Sep, 2021 - By WMR
A research team engineered a simple and economic device using perovskite crystals that detects neutrons emitted from radioactive materials.
Perovskite is a type of mineral that possesses the ability to interact with photons and is commonly used in solar cells for converting light into energy. A team of scientists from EPFL teamed with other scientists to develop a device using perovskite crystal that detects neutrons omitted from radioactive materials. According to the research published in the journal Scientific Reports in August 2021, this simple and economic device can be used to detect nuclear radiations leaking from a damaged nuclear reactor.
The scientists used a specific form of perovskite in this research which is called methylammonium lead tri-bromide. A small electric current is generated when the substance is exposed to neutron source or nuclear radiation. The perovskite gets charged when neutron invade in and push it to greater energy state. When perovskite is charged, it creates a current which is very small. The researchers boosted the current to make it practically useful by inserting a thin foil of a metal called gadolinium. This helps to gain a higher energy level which in turn creates a strong electric current. This current further can be carried through a carbon electrode into a current meter. The team then surrounded the foil by perovskites crystals. Putting these two materials together made is easy to achieve a higher energy level.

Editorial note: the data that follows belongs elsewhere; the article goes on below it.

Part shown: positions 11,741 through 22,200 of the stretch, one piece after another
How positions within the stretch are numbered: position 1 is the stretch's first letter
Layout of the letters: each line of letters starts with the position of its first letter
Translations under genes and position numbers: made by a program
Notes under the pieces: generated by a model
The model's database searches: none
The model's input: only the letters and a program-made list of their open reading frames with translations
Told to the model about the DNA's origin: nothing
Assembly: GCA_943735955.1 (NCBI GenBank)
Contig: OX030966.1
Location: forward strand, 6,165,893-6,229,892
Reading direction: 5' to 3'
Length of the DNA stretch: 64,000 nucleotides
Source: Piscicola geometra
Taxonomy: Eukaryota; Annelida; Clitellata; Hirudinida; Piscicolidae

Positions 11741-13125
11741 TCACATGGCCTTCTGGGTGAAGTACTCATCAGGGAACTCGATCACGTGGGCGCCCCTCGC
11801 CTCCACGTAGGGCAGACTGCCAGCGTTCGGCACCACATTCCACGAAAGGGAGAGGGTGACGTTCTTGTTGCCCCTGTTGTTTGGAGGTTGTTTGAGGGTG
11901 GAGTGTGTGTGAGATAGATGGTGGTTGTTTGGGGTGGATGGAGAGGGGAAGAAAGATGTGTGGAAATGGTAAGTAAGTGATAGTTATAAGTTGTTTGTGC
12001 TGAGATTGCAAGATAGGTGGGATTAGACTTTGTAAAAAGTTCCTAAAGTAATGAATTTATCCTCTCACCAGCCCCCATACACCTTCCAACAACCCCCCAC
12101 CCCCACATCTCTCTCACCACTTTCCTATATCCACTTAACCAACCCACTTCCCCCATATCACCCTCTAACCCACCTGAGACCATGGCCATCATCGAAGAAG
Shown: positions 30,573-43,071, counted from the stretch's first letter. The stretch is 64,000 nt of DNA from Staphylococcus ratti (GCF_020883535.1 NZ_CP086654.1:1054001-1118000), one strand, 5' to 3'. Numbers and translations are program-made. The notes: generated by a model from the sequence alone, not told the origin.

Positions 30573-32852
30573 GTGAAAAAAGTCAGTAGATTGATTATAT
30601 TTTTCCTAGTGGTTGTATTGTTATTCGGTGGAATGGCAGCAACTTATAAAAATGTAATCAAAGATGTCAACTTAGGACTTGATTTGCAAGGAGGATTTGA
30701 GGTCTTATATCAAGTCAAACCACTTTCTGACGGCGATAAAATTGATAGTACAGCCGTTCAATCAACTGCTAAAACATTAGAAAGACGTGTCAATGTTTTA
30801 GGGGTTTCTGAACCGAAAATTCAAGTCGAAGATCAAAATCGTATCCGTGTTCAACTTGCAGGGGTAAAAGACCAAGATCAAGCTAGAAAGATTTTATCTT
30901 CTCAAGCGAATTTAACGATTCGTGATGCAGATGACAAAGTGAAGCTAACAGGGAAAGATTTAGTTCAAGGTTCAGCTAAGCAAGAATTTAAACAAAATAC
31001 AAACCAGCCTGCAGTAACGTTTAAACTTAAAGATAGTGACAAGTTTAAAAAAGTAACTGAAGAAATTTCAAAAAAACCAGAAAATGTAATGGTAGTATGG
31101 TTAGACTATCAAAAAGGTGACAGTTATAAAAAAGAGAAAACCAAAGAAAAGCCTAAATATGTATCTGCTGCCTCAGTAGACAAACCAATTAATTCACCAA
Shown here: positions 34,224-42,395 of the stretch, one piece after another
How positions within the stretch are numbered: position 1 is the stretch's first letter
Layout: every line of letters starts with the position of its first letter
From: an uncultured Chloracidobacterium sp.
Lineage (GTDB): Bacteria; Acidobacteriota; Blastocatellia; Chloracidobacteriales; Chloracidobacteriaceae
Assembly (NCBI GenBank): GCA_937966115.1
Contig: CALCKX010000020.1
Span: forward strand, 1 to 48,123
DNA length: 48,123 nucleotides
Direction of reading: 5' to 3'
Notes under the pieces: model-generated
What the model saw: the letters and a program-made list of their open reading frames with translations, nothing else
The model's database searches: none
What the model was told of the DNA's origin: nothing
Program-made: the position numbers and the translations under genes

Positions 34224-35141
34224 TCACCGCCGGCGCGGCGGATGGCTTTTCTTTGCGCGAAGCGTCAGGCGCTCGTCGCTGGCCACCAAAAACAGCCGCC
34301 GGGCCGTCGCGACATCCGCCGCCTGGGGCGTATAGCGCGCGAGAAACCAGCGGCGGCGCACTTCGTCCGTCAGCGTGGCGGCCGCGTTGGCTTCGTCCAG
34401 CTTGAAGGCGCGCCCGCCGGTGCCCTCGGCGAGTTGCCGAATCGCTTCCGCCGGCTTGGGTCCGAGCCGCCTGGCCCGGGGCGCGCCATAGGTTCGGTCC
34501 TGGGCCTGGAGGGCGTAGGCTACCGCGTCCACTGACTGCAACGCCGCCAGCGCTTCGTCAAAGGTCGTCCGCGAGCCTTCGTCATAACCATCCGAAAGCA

In its final form, the device was engineered in such a way that the signal was boosted at a level where it could measure the flow and direction of the neutron. This makes it very useful to detect nuclear radiations. The materials used in this experiment offered more advantages. The device is simple and cost effective and scientist are now aiming on modification and commercialization of the device.